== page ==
Talkin’ About Your Resolution

A new year can just as easily start in mid-autumn as any other day

At the end of each year, millions of people make ‘resolutions’ for the New Year. A list of the things they want to do or not do over the next 12 months, things that they believe will make them happier, more successful or make their life better. The common ones seen shared on social media are around:

Health: quit smoking, start exercising, lose weight

Money: earn more, spend less, build wealth

Time: use it more effectively, spend more with friends or family, allocate some to the fun stuff

Relationships: begin them, mend them or end them

Travel: see new places, meet new people, learn a new language

Work: get a promotion, learn new skills, start own business

The list is endless….yet, more often than not, it ends before it even begins.

So, what is a ‘resolution’ exactly? Dictionary.com tells us it is a noun, with 2 meanings

  1. a firm decision to do or not to do something
  2. the quality of being determined or resolute

It also suggests some synonyms, such as: intention, resolve, decision, intent, aim, aspiration, design, purpose, object, plan, commitment, pledge, promise, undertaking

Why do we make resolutions at New Year? Since ancient times, people have pledged to gods and the universe, that they would do or not do something. In the time of the Babylonians, celebrations were held in honour of the New Year, though not the one we recognise. The New Year was when the crops were planted, and promises were made with the belief that fulfilment of the promises would be favourable and yield a good crop.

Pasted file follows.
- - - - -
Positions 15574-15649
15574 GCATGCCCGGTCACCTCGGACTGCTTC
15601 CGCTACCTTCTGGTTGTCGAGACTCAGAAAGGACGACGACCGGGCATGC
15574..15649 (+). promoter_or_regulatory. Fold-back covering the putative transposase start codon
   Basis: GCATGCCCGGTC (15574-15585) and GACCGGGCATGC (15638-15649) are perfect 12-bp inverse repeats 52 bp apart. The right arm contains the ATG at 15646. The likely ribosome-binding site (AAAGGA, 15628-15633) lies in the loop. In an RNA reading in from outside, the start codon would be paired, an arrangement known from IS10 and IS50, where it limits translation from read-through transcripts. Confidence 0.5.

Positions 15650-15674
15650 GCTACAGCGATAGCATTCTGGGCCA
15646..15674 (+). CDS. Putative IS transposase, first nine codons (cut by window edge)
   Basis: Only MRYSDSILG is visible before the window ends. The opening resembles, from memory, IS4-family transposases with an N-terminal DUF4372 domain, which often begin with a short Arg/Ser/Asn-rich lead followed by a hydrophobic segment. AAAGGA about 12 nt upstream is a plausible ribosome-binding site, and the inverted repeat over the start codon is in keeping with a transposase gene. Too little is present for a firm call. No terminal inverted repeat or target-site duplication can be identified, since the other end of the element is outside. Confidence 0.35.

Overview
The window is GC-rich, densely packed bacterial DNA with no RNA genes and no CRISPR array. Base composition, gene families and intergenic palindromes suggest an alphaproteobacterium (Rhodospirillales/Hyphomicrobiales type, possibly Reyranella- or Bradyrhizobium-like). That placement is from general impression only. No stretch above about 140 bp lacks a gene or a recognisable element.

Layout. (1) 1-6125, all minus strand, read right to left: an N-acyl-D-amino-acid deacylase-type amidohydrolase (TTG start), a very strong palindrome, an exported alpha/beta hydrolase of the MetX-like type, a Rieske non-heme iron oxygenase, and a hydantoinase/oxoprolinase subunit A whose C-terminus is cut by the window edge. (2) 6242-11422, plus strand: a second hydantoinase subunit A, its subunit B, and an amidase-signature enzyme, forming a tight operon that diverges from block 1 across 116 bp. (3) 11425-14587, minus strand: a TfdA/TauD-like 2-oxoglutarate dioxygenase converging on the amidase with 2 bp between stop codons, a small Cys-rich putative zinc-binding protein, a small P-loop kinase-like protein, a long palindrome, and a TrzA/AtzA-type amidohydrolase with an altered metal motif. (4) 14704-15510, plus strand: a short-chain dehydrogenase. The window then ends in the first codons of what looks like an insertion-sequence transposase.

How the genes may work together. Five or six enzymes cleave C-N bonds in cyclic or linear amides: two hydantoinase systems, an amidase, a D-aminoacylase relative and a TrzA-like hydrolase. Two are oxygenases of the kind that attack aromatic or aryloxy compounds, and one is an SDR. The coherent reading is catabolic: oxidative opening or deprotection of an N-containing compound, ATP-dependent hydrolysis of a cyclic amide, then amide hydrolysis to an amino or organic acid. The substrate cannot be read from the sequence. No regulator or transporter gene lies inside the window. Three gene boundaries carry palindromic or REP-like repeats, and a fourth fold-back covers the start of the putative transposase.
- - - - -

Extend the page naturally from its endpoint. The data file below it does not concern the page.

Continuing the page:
Make time for reflection

Today is May Day, the 1st Monday in May. It also happens to be the first day of May this year…so exactly 4 months of 2017 have already been lived. A third of the year has been and gone, so it is a perfect time to reflect on whether those resolutions are having the desired impact on your life. Have you followed through on your firm decisions, have you displayed the quality of being determined?

Have purpose

The act of making a resolution list is fun, you feel like you are in control of your destiny, that you are organised and have a renewed purpose. However making a list of things you want to do or not do isn’t always enough…if these things were easy, you would have been doing them already and wouldn’t need to have added them to a list of intentions. Do you understand why you felt they were something you needed to resolve to do or not do, or did they just seem like a list of things you had or had not been doing, that social media, television, celebrities and your friends say they are or are not doing now, and you felt like they should be important to you too?

Design an implementation strategy

In order to introduce a new activity or behaviour in your life, either as a one off or on a regular basis, it helps to break it down into smaller parts, so you can easily identify the steps involved and recognise the support you will need to make it happen…it is also really important to discover the real reason/s why you haven’t been doing it (at all or consistently) before today and develop a plan for what needs to change in that respect. What are you willing to swap in your current week, that will allow room for the required actions to occur?